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|Citing Patent||Filing date||Publication date||Applicant||Title|
|US5175380 *||May 14, 1992||Dec 29, 1992||Hoechst Aktiengesellschaft||Process for removing impurities from perfluorinated alkyl bromides or alkylene dibromides|
|US5430202 *||Aug 22, 1994||Jul 4, 1995||Riedel-De Haen Aktiengesellschaft||Process for the preparation of substantially fluorinated alkyl bromides|
|US5688379 *||Nov 30, 1993||Nov 18, 1997||Daikin Industries, Ltd.||Process for preparing perfluoroalkyl bromides|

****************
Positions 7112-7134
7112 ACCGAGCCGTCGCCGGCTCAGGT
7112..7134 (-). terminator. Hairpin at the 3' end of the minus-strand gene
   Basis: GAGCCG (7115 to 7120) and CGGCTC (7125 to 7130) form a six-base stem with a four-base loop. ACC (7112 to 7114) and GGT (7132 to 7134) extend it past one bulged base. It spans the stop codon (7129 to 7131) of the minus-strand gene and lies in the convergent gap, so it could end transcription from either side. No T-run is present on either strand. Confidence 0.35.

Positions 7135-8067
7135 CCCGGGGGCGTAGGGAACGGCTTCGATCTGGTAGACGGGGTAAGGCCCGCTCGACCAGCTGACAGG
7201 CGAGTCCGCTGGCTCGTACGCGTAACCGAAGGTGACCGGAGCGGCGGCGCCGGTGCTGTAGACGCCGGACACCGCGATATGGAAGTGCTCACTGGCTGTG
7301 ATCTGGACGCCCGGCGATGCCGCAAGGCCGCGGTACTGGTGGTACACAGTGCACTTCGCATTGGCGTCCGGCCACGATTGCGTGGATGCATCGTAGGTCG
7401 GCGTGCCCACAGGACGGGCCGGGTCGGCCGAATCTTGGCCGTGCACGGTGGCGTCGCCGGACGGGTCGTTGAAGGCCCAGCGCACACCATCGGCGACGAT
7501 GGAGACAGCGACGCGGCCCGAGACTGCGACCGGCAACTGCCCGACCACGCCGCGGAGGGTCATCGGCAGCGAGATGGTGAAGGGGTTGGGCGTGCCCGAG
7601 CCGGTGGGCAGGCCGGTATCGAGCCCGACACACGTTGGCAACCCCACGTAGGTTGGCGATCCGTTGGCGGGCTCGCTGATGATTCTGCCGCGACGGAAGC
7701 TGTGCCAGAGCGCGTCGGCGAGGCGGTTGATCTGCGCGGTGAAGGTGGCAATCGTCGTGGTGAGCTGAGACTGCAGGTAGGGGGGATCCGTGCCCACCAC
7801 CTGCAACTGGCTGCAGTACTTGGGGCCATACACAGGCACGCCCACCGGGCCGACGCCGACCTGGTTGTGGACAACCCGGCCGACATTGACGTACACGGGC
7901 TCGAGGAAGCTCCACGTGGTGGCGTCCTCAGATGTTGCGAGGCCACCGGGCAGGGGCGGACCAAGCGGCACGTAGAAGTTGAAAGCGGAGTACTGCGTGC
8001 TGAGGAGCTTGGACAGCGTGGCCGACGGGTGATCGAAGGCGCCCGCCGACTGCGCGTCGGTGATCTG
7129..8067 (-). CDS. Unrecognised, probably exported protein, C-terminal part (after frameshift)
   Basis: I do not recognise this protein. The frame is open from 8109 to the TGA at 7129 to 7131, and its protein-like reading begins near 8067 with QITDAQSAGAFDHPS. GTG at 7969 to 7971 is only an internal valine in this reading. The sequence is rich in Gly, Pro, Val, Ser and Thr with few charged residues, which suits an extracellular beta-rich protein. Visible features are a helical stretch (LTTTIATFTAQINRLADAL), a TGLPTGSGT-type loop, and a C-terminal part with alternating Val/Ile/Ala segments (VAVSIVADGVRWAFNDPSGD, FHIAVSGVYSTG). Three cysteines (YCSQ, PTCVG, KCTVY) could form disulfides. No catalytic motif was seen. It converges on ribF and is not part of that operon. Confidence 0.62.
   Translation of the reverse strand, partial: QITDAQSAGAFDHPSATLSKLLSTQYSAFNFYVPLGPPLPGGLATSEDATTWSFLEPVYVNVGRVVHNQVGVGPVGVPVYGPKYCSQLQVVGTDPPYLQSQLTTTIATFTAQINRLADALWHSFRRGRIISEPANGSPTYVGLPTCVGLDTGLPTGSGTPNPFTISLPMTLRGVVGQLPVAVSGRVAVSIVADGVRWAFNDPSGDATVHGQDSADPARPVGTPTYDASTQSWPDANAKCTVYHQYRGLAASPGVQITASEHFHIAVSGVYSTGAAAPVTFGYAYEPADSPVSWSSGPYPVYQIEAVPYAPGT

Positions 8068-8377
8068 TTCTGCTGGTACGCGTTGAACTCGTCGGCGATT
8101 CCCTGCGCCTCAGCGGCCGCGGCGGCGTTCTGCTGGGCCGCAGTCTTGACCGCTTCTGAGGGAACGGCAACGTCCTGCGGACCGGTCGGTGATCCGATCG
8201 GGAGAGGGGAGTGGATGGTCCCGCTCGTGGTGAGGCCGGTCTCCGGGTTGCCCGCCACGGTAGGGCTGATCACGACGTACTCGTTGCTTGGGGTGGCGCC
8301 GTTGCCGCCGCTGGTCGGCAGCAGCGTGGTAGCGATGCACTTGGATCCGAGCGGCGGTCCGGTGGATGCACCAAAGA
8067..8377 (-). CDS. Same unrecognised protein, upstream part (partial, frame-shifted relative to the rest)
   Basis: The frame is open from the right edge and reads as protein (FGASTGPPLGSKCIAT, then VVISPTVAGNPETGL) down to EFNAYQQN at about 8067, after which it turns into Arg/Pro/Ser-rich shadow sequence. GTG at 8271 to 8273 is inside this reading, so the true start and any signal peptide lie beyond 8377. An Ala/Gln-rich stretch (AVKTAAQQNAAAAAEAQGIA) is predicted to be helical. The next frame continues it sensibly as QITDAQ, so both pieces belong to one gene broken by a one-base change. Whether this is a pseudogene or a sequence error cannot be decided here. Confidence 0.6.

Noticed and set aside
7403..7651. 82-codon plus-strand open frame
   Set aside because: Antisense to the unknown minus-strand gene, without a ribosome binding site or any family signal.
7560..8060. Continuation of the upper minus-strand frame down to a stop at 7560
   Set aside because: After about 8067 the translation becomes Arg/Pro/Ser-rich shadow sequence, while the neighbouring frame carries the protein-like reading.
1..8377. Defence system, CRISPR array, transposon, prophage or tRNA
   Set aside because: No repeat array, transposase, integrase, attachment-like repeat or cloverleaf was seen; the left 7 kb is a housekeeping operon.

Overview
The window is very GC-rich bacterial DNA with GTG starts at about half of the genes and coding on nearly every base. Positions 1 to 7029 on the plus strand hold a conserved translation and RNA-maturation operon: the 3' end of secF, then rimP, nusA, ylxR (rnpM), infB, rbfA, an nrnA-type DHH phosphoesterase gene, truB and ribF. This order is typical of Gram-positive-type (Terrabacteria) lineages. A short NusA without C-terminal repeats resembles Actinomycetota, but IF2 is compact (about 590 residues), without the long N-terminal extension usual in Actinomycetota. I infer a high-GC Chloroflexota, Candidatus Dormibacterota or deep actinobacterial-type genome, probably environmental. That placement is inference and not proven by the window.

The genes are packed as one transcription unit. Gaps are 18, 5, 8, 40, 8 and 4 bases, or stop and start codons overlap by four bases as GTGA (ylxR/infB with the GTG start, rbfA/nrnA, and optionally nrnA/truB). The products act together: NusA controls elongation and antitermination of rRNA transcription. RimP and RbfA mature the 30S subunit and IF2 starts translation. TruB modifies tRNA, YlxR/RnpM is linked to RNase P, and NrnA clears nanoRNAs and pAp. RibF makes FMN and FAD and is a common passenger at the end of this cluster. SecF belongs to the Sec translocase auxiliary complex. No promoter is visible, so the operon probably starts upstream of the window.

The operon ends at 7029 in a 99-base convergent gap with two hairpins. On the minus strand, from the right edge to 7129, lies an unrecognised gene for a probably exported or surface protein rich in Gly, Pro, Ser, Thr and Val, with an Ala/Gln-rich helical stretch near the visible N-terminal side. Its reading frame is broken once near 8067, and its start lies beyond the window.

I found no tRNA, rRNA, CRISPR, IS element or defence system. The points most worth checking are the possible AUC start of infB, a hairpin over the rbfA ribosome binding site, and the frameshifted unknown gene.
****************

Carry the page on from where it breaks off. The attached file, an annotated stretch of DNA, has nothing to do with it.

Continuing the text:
|U.S. Classification||570/170, 568/684|
|International Classification||C07C19/14, C07C43/12, C07C19/10, C07B61/00, C07C17/20, C07C41/22, B01J31/24|
|Cooperative Classification||C07C41/22, C07C17/208|
|European Classification||C07C17/20D6, C07C41/22|
|Feb 14, 1991||AS||Assignment|
Owner name: HOECHST AKTIENGESELLSCHAFT, D-6230 FRANKFURT AM MA
Free format text: ASSIGNMENT OF ASSIGNORS INTEREST.;ASSIGNOR:VON WERNER, KONRAD;REEL/FRAME:005613/0137
Effective date: 19910107
|Feb 27, 1995||FPAY||Fee payment|
Year of fee payment: 4
|May 2, 1995||REMI||Maintenance fee reminder mailed|
|Feb 12, 1999||FPAY||Fee payment|
Year of fee payment: 8
|Sep 24, 2003||LAPS||Lapse for failure to pay maintenance fees|
|Nov 18, 2003||FP||Expired due to failure to pay maintenance fee|
Effective date: 20030924